The Sunday Session welcomes Christopher Battye!
Today I’m going to visit Chris at his place in Fulham. I enter his flat and I’m greeted with a display of intense artwork, hung on his corridor walls. We sit in his back room and enjoy a tea together. Chris is eloquent as his tells me of his life in London. He studied painting in Liverpool and moved here in ’64, the same year as the Beatles. As you can expect it was possibly the best time to have a Liverpool accent in the city. Before becoming a painter Chris taught at a secondary modern school, then wrote features for the magazine: Art and Artists – interviewing artists including like David Hockney and Frank Alback.
When in 1974 Chris moved into his current flat, he found that he could paint again using his front room, which is bathed in daylight. Chris leaves me alone whilst he changes, I take a closer look at his work. The paintings are full of characters, colours, hints of stories, relationships. I imagine that if you were to look at his work for long enough, then you would really know him and the people that contribute to his life.Chris returns in a bright blue Teddy Boy suit. Teddy Boy’s were gangs of men in the mid-fifties typified by wearing suits in the style of Edwardian dandies. This style suited Chris although originally his mum wouldn’t let him buy a Ted suit in the fifties. So it wasn’t until he moved to London that he bought one. We take a few shots around his place. Chris is strong in his identity and fearlessly independent in his life.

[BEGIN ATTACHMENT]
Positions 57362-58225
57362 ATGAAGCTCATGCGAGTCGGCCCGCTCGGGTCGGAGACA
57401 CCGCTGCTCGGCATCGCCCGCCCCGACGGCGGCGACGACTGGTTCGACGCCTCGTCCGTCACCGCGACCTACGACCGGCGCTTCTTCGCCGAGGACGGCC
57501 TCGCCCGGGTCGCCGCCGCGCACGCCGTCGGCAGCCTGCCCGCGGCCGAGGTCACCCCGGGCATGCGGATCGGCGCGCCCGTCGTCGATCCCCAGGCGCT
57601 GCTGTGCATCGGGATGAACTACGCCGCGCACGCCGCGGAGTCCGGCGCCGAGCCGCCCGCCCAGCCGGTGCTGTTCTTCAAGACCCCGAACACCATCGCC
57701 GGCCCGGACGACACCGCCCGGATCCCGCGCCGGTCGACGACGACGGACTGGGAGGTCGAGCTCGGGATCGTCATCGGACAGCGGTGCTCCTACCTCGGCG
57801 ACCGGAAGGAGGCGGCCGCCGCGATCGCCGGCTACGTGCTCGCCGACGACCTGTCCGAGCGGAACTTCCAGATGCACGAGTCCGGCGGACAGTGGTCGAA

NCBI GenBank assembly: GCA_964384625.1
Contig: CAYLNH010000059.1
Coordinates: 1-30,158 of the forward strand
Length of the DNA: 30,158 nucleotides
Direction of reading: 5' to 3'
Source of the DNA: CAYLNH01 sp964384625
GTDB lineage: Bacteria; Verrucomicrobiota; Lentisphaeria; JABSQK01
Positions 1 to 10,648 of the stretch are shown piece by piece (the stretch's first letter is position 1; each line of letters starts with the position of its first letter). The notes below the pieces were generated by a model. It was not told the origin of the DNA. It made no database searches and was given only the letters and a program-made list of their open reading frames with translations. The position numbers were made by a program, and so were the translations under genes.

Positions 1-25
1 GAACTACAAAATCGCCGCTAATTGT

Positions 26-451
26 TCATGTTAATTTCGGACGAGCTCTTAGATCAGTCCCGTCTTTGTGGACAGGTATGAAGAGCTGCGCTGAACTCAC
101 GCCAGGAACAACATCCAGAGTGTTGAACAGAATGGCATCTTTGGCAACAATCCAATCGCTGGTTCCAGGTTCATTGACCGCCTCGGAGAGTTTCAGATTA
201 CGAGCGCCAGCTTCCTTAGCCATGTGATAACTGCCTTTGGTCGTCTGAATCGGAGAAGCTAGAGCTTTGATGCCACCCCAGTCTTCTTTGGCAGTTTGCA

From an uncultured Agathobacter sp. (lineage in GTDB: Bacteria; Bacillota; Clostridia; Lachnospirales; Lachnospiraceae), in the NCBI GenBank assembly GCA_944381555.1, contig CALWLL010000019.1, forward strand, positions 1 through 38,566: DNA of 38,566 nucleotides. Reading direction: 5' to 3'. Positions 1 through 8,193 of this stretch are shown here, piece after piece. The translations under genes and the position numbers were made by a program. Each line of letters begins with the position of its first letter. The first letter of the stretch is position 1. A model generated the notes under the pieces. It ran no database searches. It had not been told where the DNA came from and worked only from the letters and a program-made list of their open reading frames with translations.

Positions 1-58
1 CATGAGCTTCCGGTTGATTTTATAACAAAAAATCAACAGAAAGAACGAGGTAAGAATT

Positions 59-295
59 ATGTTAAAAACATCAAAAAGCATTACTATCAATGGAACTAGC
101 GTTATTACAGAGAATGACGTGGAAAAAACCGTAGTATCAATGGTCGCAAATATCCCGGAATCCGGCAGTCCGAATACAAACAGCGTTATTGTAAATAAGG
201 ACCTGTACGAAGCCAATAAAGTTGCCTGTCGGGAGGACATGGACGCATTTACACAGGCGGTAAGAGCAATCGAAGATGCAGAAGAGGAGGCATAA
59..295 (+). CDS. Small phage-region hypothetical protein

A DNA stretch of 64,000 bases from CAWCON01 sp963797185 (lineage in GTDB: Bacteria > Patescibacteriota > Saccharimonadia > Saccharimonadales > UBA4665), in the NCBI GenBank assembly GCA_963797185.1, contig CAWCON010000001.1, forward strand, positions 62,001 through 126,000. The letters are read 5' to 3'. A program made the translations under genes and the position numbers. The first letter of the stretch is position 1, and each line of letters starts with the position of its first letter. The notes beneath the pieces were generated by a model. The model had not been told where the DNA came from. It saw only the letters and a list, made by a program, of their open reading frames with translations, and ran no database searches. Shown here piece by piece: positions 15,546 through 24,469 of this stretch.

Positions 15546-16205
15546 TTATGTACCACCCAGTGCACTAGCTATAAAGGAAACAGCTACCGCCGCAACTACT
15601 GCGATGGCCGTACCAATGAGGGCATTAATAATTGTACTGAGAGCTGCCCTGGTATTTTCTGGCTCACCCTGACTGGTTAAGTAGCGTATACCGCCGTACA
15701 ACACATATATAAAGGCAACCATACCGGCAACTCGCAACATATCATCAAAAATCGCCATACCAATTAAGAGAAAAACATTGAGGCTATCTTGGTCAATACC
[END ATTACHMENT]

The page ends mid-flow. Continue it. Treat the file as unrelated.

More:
I feel this as I shoot. Chris works in his studio almost every day and sits proud in his space, we then move outside onto the street. An area which has seen unprecedented change during the past forty-one years. Back in the seventies the area was mostly Irish working class, now Fulham and Chelsea has become something vey different. Chris symbolises his area’s past, refusing to let the area change him.